Evansville’s 10 Most Significant Events in 2010


City County Observer Readers Respond

The City County Observer solicited and received nominations from our readers for the10 most significant things that occurred in and around Evansville during 2010. We asked for things that will have lasting impact on Evansville and its surroundings from a political or economic perspective. Here are the selections:

The Closing of Whirlpool: The closing of Whirlpool in 2010 was a stark reminder that this region is not isolated from the rest of the world or immune to market forces. After a multi-generational time in Evansville, a city that was once known as “the refrigerator capitol of the world”, the Whirlpool Corporation ceased all manufacturing in the big aqua building on North 41.

In a further reminder that this region’s future depends upon brains and not brawn, Whirlpool has continued negotiations to establish a “Midwest Design Center” that will preserve about 300 of the highest paying and most impactful jobs that they recognize the organization wide value of.

Whirlpool came to symbolize then City of Evansville having employed over 10,000 people at its peak in the early 1980’s. Globalization started a trickle out effect that eventually reduced the workforce to just over 1,000 in an aging facility that eventually was not cost effective to use for manufacturing.

As the shut-down was NAFTA related the workers who lost their jobs are eligible for extensive retraining that many are currently taking advantage of. We wish each and every one of the Whirlpool workers good fortune in their retraining and cross our fingers for an influx of career opportunities as they join Evansville in emerging from a brawn based to a skill based economy.

The EPA Sewer Deal with the City of Evansville: In a well negotiated move on the part of the Weinzapfel Administration, the EPA has granted the City of Evansville a two year reprieve from fines associated with combined sewer overflows. If an approved plan is not in place within two years the fines will start again. This design will be difficult and expensive and the time period will bridge two city administrations. We hope and encourage the current administration to focus on getting this plan completed ahead of schedule and not stick the next administration with this responsibility during its first 10 months in office.

Roberts Stadium Ball Fields: The intent of the Evansville Convention and Visitors Bureau board of directors to borrow $18 Million to build 8 baseball fields and tear down Roberts Stadium was thwarted by a focused and determined effort led by the residents of the area around Roberts. The ball fields became an election issue in the race for Vanderburgh County Commissioner where incumbent Troy Tornatta was defeated by Marsha Abell.

The defeat of the Roberts Stadium ball fields proposal has the potential to become a turning point in Evansville politics where accountability to the public takes precedent over the will of a few elected officials. The ball fields may be resurrected next year in a less expensive form in another location and gain public support but what happened in 2010 is that public officials and in particular the Vanderburgh County Council listened to the people. It was a refreshing change.

The Executive Inn Dilemma: 2010 was the year that the wheels came off of the bus when it came to poor or no comprehensive planning with respect to the Executive Inn. It was revealed that the Executive Inn and its parking garage were structurally unsound and had to be demolished, that Browning Investments would not be going forward with the 4-Star hotel that they had committed to build in 2007, and that the lot where the Executive Inn sits was not large enough to support a parking garage. This comedy of errors and oversights also spilled over into the race for Vanderburgh County Commissioner.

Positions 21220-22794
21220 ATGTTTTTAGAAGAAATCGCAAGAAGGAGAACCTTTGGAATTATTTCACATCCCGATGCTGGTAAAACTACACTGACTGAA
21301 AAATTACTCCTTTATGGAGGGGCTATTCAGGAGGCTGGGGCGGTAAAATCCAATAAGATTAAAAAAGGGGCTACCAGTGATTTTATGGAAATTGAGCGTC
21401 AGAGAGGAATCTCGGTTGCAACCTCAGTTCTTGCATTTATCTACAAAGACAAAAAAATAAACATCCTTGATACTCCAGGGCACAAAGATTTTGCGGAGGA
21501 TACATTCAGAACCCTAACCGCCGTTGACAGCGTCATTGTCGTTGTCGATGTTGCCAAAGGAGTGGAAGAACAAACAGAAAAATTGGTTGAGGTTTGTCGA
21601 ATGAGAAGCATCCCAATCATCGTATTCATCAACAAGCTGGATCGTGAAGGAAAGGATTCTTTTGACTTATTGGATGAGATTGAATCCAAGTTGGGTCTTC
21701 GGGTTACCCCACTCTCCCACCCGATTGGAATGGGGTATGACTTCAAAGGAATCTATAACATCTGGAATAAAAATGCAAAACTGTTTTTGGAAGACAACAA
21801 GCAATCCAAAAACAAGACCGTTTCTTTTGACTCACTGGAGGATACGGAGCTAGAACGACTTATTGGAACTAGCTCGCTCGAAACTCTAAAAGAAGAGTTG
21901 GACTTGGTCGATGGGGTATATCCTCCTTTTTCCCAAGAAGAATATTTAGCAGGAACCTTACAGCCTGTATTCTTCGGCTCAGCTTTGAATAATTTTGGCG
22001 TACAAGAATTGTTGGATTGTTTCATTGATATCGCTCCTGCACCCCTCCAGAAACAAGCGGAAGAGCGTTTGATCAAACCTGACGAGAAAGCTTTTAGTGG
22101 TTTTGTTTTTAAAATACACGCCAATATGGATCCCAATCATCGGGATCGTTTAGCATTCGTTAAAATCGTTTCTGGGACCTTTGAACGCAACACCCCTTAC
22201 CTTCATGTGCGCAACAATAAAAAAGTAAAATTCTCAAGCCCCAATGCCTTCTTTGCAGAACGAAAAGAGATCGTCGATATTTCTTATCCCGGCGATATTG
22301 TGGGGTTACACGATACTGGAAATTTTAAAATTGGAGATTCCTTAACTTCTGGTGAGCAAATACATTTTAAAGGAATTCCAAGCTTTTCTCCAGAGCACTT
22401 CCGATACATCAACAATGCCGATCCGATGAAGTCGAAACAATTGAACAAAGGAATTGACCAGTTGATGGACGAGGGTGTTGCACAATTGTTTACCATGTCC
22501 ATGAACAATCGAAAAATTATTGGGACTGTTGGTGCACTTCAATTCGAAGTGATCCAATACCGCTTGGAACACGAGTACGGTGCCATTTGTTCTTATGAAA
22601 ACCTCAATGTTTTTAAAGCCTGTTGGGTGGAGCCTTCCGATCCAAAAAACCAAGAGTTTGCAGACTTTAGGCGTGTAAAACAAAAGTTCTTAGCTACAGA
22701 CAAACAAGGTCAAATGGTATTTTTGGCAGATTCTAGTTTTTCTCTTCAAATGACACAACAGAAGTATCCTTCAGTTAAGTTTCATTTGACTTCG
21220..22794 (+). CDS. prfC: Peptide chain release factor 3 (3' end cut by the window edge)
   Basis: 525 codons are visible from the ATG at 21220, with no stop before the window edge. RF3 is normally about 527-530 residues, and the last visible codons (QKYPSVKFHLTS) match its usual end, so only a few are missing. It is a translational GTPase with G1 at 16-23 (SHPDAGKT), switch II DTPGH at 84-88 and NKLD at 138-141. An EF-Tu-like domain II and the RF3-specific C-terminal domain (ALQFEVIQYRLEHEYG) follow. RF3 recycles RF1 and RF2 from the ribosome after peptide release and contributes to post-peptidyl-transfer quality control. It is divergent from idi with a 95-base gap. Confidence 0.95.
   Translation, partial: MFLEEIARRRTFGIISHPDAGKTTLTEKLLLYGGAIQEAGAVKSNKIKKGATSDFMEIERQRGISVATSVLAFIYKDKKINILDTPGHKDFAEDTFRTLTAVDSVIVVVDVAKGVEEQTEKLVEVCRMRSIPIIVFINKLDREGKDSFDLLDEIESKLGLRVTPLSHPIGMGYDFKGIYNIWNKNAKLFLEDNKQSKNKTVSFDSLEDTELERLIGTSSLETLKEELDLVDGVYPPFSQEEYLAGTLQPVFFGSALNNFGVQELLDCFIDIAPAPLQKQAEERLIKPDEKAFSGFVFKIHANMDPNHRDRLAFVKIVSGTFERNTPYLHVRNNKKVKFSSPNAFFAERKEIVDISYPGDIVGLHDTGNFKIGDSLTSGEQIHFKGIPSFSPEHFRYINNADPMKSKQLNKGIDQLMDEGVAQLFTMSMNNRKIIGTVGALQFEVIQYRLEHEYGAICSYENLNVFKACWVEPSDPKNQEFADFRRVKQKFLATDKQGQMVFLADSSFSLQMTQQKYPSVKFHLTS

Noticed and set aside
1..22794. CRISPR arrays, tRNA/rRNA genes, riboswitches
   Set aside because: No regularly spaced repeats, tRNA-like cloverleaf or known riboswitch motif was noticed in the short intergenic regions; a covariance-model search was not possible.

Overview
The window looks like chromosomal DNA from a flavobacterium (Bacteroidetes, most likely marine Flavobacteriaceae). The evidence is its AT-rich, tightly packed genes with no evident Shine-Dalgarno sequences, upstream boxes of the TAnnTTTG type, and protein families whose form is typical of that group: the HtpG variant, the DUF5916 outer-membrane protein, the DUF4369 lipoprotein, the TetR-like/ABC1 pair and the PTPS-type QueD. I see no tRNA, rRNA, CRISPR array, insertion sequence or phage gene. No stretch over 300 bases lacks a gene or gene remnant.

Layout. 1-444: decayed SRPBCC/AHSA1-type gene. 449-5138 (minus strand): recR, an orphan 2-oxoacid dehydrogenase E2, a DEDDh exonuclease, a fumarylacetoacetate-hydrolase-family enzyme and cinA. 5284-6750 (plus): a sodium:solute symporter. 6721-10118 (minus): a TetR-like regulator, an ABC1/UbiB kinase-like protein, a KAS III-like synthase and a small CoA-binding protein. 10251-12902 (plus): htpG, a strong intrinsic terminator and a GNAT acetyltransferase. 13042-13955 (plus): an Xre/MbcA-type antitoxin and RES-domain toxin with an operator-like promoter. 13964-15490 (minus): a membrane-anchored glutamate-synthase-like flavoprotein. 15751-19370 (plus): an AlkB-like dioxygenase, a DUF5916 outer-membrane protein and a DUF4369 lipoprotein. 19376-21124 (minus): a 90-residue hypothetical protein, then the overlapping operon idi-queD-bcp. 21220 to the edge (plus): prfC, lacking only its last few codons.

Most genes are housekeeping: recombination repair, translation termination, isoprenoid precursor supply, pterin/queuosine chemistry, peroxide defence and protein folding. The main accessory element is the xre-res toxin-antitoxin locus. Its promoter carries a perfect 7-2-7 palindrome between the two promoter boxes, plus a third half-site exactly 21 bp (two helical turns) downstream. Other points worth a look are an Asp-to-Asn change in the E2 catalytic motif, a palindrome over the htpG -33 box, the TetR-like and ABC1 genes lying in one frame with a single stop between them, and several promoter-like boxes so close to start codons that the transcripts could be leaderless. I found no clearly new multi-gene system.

Eventually John Kish, who has been doing an exemplary job of keeping the Evansville Arena on schedule and budget, had his role expanded to include the oversight of the hotel project. Until Mr. Kish was re-directed this particular part of the entertainment complex was a case study in how not to do things. The chaos has cost the City of Evansville its viability as a place for downtown conventions along with the loss of many room nights and tourist dollars to the local economy. The losses will continue until there is an operating hotel in place between the Arena and the Centre.

Mr. Kish did provide some comic relief when he made a statement that the earthquake in Haiti made him think about the structural integrity of the Executive Inn and parking garage. Of course he was not responsible for the Big E at the time of the Haiti quake, but it was obviously on his mind.

The lesson to be learned going forward from the Executive Inn Dilemma is that an overall plan needs to be in place and a project manager needs to be on the payroll when projects with multiple time lines are being undertaken. The silo approach to a master plan never has worked and most likely never will.

The Executive Director of the Evansville Convention and Visitors Bureau: The fireworks started at the ECVB early in 2010 when former Executive Director Marilee Fowler was placed on administrative leave for making a public statement about a plan to build some ball fields at Roberts Stadium. Subsequently Ms. Fowler resigned and has since filed a lawsuit against the ECVB. The lawsuit remains unresolved and a search for a new Executive Director has thus far been fruitless.

At a time when professional leadership is needed the board of directors of the ECVB has spent much time and a substantial amount of money in an attempt to sell bonds to demolish Roberts Stadium and build 8 baseball fields. That time and a sufficient salary would have been better spent to find and hire a replacement for Marilee Fowler. The board has been vocal that all local candidates have been eliminated and Mole #27 tells the CCO that the salary offered for the position is not drawing much interest in the outside world.